What Are Some Common Misconceptions About Field Sobriety Tests?

Interviewer: What would you say are some of the top ways that people miscommunicate? What are some things that get misinterpreted during this whole process?

Court Koehler: I’d say the number one misconception that I try to tell everybody is that you actually don’t have to take the field sobriety test – which is mind blowing, because almost every case that comes across my desk, the person is taking the field sobriety test. The reason is they think they have to take the field sobriety test because police officers get good at making you think that you’re obligated to do things that you’re not necessarily legally obligated to do.

You can actually refuse to take the field sobriety test. It’s just like your refusal to speak – your right to remain silent. It is the same for field sobriety tests; you don’t have to take them. And so the number one miscommunication or misconception among people is that you don’t actually have to take the field sobriety test and it is almost always a really bad idea to take the field sobriety test because it doesn’t ever do you any good. It’s only going to hurt your case because you’re just giving the officer more opportunity to observe clues that he can use to develop probable cause to arrest you.

The other miscommunication – and I was talking about a little earlier – is that the field sobriety test are sort of a scientific, ironclad way of determining whether somebody is intoxicated. They’re really not; they’re just sort of loosely based on observational studies that were done by the NHTSA.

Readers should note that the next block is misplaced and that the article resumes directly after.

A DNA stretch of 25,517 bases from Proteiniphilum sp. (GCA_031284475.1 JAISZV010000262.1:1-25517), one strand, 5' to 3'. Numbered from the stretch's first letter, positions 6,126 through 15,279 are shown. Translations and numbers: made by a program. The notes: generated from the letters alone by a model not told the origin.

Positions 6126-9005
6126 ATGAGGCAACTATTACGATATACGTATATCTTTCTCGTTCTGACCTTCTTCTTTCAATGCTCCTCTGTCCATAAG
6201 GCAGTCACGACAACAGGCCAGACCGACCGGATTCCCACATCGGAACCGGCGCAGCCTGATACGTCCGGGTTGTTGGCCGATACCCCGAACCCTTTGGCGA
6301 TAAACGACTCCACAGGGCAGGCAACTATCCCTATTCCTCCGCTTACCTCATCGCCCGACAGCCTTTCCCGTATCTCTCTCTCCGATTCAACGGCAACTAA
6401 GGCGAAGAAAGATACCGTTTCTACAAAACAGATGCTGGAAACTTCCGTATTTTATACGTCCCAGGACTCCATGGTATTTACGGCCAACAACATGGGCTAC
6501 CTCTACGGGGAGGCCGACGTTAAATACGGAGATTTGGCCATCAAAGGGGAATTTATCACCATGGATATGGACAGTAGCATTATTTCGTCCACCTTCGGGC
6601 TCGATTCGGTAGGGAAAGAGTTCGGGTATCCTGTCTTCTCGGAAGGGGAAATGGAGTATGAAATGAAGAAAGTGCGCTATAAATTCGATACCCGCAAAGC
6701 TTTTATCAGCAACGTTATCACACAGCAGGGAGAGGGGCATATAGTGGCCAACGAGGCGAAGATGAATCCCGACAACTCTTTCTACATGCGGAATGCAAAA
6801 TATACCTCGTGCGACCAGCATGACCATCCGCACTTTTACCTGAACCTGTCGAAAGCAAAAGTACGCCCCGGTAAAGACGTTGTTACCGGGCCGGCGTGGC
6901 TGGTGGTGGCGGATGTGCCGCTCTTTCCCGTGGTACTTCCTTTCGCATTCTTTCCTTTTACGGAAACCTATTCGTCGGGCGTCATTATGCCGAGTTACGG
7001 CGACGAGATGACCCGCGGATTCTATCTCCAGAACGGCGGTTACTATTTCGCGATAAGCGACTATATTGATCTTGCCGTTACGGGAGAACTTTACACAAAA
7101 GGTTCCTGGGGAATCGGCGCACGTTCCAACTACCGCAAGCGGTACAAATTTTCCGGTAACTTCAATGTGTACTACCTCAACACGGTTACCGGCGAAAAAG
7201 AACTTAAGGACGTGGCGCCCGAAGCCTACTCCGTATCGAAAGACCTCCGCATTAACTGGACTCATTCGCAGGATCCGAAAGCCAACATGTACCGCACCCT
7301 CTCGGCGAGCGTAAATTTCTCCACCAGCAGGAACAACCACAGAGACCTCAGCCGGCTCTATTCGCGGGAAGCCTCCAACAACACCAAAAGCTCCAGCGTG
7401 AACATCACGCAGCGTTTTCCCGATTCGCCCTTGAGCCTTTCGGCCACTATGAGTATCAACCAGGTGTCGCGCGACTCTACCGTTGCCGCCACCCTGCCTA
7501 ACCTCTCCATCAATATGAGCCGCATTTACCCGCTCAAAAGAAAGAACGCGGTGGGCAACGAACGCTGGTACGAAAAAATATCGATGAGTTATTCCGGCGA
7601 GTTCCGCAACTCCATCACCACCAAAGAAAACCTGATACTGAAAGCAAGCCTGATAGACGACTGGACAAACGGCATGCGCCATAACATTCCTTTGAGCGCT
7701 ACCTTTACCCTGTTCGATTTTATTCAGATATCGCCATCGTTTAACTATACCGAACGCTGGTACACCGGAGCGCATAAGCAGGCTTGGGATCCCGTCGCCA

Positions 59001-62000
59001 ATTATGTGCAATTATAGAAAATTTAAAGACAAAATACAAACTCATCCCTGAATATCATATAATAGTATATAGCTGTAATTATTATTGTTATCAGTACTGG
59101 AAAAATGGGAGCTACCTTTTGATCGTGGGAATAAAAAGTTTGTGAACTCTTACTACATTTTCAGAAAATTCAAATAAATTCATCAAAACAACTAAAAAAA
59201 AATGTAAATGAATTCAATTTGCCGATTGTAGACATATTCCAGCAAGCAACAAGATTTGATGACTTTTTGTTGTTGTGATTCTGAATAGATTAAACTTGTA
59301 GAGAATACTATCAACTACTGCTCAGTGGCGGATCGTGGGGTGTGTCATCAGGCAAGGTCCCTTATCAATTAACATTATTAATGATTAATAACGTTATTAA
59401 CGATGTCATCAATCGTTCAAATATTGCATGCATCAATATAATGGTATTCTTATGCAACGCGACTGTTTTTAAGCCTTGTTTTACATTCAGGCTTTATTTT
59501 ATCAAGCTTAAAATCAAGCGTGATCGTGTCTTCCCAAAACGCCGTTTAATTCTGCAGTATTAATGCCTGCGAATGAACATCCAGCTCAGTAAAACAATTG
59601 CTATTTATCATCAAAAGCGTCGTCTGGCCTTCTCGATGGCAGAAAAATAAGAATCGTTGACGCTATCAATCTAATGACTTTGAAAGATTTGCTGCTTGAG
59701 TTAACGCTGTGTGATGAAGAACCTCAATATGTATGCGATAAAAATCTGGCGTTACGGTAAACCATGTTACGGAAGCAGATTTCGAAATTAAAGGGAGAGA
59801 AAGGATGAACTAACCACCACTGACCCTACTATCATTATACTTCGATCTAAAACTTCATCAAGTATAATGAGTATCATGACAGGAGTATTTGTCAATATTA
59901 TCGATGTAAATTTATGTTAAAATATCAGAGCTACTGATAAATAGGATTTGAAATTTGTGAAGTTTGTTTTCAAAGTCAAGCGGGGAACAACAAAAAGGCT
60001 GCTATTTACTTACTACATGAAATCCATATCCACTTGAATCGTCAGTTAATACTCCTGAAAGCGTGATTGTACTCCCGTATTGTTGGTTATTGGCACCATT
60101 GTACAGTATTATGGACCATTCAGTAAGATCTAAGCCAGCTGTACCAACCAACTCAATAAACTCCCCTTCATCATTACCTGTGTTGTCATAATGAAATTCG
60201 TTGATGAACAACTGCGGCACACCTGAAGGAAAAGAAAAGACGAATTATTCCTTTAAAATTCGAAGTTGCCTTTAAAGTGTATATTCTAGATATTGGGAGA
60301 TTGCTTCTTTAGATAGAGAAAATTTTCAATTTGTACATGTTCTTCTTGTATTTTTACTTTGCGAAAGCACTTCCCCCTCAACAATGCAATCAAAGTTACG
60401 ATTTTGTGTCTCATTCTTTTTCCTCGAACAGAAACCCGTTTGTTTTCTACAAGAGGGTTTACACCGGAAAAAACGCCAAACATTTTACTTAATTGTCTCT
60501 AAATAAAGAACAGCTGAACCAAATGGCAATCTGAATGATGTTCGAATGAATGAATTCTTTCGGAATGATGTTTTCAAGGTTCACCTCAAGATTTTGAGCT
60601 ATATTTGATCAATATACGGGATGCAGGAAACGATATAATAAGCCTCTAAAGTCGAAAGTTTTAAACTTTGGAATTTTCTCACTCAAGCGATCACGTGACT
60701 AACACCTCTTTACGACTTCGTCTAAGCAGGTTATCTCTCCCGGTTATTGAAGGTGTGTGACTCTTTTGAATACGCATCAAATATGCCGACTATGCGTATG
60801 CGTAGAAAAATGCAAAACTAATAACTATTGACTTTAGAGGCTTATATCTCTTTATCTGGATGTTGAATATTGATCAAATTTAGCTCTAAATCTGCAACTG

Also lots of people have trouble with field sobriety tests, even if they’re completely sober. Each test that they give has a certain number of clues. For instance, if you take the One-Leg Stand test, there might be several different clues, or several different things you could do that would be a clue that an officer could use. They range from everything from listening to the instructions to holding your leg up for the right amount of time, and your balance and things like that. So when a person that’s not intoxicated and takes one of these tests, they’re going to get some of the clues. It’s very difficult to do everything exactly right and how the officer asks you to do it. And so the test is not really very valid when it comes to determining whether somebody is actually intoxicated. And it’s easy to fail. Some people, when they’re nervous, will do worse on them than other people.

Another thing: a lot of people have physical problems that prevent them from taking the test the right way. If you have a recent surgery or you have balance problems because of some sort of physiological issue, that can pretty much prevent you from passing that test, no matter how sober you are.

By Court Koehler

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